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Burgum's move into new residence not expected for a couple months

The new North Dakota governor's residence nears completion on Friday, Dec. 29, 2017. Gov. Doug Burgum and first lady Kathryn Helgaas Burgum aren't expected to move in until March. John Hageman / Forum News Service

BISMARCK — Marking another delay, Gov. Doug Burgum isn't expected to move into the new North Dakota governor's residence for at least two months as crews put the finishing touches on the project.

But state officials aren't worried about pushing back previously announced timelines.

Meanwhile, a committee raising $1 million for the residence remains short of that goal, but Facility Management Director John Boyle said any fundraising delays won't hold up Burgum's move.

"It's going to be sometime in the month of March, I just don't know if it'll be in the first couple weeks of March or the latter part of March," he said.

Boyle previously said the governor and first lady Kathryn Helgaas Burgum would move into the new residence this fall, and the Bismarck Tribune recently reported movers were tentatively scheduled for this week. But the weather suddenly took a turn for the worse, Boyle said, and "high-end" interior finishes are still taking some time.

"And it's difficult sometimes to get those exactly correct," he said. Boyle said he wasn't "concerned at all" about the project and the contractor "is doing the best they can."

Tom Todd of Northwest Contracting, the project's general contractor, said they are finishing the punch list on the private side of the building. He said there was a change on the public portion of the project dealing with the "reconfiguring of a stairway."

"We're working through that with the architect and the owner," Todd said.

Boyle said the first family has been patient with the construction process. In a statement, the governor and first lady said they are "honored to be living in the current residence" and "look forward with gratitude and anticipation to be the inaugural first family to serve from the new residence."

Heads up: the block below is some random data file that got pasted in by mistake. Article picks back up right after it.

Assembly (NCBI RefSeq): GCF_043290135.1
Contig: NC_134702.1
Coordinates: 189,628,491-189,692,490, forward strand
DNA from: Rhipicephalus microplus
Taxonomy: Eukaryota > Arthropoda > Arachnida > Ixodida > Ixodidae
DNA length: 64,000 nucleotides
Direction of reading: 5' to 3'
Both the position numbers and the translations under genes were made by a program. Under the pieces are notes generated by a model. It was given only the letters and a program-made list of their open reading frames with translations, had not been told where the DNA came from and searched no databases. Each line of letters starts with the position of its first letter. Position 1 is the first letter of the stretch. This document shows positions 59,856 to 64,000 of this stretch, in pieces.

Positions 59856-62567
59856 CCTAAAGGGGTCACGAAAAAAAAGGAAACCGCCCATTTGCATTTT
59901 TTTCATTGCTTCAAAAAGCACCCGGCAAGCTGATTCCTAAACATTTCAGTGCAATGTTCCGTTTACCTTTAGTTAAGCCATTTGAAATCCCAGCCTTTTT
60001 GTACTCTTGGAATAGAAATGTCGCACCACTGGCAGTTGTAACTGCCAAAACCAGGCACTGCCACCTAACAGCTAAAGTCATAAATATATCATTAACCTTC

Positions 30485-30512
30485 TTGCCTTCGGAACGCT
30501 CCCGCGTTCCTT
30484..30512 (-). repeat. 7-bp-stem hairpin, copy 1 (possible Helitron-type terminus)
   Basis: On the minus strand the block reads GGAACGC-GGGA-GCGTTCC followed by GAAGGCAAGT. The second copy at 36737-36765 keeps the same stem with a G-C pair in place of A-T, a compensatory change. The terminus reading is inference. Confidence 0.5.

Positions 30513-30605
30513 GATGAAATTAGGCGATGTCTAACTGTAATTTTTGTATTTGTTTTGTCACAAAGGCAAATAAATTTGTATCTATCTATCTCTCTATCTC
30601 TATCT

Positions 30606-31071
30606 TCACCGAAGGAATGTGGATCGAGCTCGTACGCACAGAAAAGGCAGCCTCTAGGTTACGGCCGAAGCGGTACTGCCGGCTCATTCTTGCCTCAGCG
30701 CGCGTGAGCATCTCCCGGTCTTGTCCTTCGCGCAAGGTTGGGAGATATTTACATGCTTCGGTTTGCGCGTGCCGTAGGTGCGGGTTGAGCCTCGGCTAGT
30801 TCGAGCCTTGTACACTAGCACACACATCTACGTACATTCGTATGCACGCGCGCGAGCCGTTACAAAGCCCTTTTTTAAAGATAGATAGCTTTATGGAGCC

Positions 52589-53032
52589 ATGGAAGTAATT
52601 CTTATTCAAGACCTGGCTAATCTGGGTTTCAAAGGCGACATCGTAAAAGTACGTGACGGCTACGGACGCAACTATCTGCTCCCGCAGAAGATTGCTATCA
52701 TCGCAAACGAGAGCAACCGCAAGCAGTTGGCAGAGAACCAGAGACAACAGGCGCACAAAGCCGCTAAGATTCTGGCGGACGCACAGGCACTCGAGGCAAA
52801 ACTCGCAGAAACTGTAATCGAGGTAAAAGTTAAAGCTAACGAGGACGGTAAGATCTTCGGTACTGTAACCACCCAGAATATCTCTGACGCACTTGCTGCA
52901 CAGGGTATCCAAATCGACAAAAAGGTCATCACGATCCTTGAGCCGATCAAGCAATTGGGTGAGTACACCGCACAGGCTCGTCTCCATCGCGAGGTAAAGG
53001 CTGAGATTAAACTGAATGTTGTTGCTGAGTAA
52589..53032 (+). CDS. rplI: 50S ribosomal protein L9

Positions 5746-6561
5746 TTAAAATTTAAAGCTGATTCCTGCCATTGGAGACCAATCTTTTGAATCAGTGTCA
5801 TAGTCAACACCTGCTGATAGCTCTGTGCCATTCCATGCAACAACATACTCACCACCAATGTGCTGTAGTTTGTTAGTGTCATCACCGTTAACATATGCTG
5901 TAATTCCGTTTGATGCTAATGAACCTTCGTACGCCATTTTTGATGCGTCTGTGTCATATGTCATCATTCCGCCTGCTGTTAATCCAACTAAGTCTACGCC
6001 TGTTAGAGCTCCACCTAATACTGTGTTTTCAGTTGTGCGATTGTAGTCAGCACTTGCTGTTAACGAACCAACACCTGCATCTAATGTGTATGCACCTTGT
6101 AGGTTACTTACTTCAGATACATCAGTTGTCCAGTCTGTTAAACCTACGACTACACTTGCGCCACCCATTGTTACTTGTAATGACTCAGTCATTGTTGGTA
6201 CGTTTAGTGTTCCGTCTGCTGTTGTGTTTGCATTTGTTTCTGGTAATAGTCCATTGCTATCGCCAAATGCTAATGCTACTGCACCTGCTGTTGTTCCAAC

State lawmakers approved the $5 million project in 2015, requiring that $1 million come from private donations. Jim Poolman, vice chairman of the state Republican Party who co-chairs the committee raising funds, estimated this week that they're less than $100,000 short.

"There are outstanding commitments, they haven't come in yet," he said. "It may be a week after the new year, it may be two weeks after the new year, but the bottom line is we're going to fulfill the commitment that we set out to do."

Poolman previously said they were working under a Thanksgiving deadline to raise the full amount. Boyle said they have enough funds to pay the contracted amount, and additional money has been earmarked for new furniture and "enhanced landscaping."

The current residence, located next door to the new one on the southwest corner of the Capitol grounds, will be demolished after the state received no formal offers to move the structure nearly 60 years after it was built. The current building has numerous issues, lawmakers have said, including asbestos, security and a lack of handicapped accessibility.

John Hageman

John Hageman covers North Dakota politics from the Forum News Service bureau in Bismarck. He attended the University of Minnesota in the Twin Cities, where he studied journalism and political science, and he previously worked at the Grand Forks Herald and Bemidji Pioneer.  

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